Push-ups target every single muscle group in the upper body. This includes the abs, torso, shoulders and arms. Doing a fair number of consecutive push-ups can be a integral part of strength training and help to prevent injury while promoting muscle balance. Another advantage of a workout that includes push-ups is the need for neither a gym membership nor equipment.
Determine the number of push-ups that you feel comfortable doing fully and in good form. To work your way up to 50 consecutive push-ups, establish four separate goals: five push-ups, followed by six to 14, 15 to 29 and 30 to 49. If you already fall into a category beyond five, work toward the next goal.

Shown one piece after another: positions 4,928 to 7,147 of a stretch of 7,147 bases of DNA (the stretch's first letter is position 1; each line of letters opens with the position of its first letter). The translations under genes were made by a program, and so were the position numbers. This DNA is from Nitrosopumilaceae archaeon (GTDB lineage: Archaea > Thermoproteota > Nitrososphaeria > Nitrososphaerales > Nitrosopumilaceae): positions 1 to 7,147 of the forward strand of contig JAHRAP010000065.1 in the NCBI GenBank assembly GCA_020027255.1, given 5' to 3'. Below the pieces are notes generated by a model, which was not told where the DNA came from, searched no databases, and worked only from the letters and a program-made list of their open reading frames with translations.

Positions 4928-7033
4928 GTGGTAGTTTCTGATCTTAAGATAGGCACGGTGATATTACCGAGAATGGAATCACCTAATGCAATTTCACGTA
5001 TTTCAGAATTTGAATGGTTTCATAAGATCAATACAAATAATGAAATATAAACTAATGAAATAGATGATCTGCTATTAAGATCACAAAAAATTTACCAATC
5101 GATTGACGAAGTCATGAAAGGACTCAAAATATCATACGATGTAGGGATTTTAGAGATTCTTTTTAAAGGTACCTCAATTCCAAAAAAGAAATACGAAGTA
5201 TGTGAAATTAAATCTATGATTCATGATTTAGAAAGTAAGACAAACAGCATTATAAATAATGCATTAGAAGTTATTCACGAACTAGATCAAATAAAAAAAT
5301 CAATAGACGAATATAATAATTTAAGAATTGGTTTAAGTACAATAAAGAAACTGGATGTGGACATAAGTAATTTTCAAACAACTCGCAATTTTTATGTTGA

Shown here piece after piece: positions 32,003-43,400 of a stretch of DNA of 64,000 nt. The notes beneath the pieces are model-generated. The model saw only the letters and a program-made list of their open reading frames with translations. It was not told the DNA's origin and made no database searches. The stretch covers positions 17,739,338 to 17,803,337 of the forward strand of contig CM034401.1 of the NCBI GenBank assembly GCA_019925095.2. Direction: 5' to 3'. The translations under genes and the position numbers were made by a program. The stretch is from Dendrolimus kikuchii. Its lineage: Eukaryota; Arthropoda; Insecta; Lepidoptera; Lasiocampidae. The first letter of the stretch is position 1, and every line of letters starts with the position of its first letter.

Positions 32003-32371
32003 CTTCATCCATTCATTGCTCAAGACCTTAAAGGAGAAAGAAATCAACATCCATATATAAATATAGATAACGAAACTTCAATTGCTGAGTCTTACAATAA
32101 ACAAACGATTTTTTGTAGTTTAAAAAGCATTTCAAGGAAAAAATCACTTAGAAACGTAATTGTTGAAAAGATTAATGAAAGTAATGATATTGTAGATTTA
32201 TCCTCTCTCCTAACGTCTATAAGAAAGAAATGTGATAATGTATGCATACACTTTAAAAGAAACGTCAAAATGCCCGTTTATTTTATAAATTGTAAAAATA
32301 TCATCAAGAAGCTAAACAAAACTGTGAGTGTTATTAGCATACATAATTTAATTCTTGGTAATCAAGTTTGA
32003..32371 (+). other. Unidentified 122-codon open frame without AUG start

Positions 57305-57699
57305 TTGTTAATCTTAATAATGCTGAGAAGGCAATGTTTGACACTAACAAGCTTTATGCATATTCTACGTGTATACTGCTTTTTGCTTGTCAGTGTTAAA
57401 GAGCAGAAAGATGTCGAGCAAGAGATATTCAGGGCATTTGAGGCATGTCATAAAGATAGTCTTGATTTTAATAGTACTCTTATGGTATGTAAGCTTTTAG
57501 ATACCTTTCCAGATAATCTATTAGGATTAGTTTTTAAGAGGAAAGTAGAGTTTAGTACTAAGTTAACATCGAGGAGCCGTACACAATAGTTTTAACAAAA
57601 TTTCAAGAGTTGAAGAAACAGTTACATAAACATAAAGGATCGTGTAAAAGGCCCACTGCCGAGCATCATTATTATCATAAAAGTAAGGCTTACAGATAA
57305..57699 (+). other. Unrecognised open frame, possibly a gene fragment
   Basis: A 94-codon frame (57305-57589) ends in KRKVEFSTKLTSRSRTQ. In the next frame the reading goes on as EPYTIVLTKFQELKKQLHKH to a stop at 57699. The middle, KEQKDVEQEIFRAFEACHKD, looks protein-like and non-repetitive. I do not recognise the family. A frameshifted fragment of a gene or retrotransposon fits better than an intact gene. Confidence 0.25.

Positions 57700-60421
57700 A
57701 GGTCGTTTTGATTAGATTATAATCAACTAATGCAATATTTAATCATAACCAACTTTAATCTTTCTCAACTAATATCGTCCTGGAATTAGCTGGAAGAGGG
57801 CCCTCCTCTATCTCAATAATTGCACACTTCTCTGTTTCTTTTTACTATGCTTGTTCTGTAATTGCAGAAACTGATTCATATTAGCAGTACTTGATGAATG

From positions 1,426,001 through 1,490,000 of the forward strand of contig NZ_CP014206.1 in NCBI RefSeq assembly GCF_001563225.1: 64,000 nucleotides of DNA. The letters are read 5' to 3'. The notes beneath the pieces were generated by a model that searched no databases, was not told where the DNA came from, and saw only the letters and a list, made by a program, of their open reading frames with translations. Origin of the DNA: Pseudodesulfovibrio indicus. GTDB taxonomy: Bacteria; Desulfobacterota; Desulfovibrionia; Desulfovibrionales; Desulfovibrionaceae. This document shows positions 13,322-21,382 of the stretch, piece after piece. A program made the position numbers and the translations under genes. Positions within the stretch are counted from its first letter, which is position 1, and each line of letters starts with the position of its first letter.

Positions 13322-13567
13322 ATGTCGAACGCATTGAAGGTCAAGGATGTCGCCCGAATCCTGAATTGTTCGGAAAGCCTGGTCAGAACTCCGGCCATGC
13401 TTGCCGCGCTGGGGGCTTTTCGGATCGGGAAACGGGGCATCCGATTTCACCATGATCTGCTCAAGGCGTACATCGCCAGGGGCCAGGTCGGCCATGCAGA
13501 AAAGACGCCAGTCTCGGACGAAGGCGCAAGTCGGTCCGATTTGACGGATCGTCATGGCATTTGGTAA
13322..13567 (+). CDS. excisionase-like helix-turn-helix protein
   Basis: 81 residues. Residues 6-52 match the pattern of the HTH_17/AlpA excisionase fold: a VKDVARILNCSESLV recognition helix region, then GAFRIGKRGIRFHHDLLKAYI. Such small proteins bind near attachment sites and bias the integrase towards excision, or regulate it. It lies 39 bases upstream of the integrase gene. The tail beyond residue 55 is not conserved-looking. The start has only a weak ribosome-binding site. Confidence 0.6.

Practice push-ups with feet elevated to increase resistance. Place the feet on the bottom rung of a stool or on the first step of a flight of stairs.
Use proper form. Performing push-ups improperly can make them more difficult. Place your hands shoulder-width apart, with the elbows fully extended. Keep your body straight. You can vary the position of your feet from together to 12 inches apart. To complete a push-up, the body should remain completely straight throughout the exercise.
Perform short sets of push-ups throughout the day until you are able to do 50 at once. Two hundred push-ups a day in shorter sets is a good goal once you are comfortable.
If you are just beginning to do push-ups, you can devote as little as 30 minutes per week to perfect them. They will become easier over time.
If you are a healthy person over the age of 40, you may want to set smaller goals. For example, a healthy 55-year-old male may want to advance in sets of multiples of five.